Direct to an emergency department for:
- Transient ischaemic attack(s) in last 48 hours
- Multiple or recurrent transient ischaemic attack episodes in the last seven days
- Amaurosis fugax in last 48 hours
- Persistent neurological deficit.
Immediately contact the neurology registrar to arrange an urgent neurology assessment for:
- Transient ischaemic attack(s) that has occurred more than 48 hours ago and within the last two weeks.
Criteria for referral to public hospital specialist clinic services
- Internal carotid stenosis (> 50%) on imaging with symptoms (excluding dizziness alone), more than two weeks after onset of symptoms
- Asymptomatic internal carotid stenosis > 70% on imaging
- An old stroke identified on imaging that has not been previously addressed.
Information to be included in the referral
Information that must be provided
- Timing and severity of symptoms
- Neuroimaging results
- Vascular imaging results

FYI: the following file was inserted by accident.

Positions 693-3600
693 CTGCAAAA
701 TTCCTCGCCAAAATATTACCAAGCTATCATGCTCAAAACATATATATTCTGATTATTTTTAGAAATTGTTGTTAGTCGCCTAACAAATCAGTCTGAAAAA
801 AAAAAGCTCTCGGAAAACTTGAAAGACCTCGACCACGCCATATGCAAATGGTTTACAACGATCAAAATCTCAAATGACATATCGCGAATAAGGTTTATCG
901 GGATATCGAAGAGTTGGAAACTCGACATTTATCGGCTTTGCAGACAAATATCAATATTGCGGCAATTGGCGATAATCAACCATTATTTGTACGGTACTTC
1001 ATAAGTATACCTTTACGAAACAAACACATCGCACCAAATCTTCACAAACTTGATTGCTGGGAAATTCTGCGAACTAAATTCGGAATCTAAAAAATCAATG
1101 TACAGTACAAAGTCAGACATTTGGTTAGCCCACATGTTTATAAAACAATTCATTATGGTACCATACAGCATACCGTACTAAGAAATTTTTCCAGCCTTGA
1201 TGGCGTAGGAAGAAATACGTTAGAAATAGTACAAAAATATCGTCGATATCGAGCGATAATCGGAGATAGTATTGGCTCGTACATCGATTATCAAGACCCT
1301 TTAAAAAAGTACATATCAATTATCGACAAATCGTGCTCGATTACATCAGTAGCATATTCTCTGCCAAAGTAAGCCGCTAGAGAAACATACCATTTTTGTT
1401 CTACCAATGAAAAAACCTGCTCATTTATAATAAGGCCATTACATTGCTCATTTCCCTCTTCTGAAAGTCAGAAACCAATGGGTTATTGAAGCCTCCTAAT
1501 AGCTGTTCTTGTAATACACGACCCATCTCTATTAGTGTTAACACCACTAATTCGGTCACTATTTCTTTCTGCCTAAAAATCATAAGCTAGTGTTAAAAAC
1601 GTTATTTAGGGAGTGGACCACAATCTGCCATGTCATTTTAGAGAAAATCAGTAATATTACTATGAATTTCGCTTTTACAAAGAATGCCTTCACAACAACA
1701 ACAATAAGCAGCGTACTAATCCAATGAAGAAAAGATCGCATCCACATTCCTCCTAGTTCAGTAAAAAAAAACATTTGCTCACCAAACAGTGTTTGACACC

- Current and complete medication history (including non-prescription medicines, herbs and supplements).
Provide if available
- Full blood examination
- Liver function tests
- Fasting blood glucose level
- Fasting lipid profile
- Any echocardiogram or Holter monitor results
- International normalised ration (INR) > 1.5 in patients taking an anticoagulant medicine.
- If symptoms are thought to be linked to probable or confirmed SARS CoV-2 (COVID-19) infection or Long COVID.
The Summary and referral information lists the information that should be included in a referral request.
Where appropriate and available the referral may be directed to an alternative specialist clinic or service.
Referral to a public hospital is not appropriate for
- An old stroke identified on imaging that has been previously addressed
- Age appropriate, asymptomatic deep white matter disease or T2-hyperintense lesions
- Chronic vascular risk factors without an acute transient ischaemic attack or stroke
- Primary prevention of vascular risk.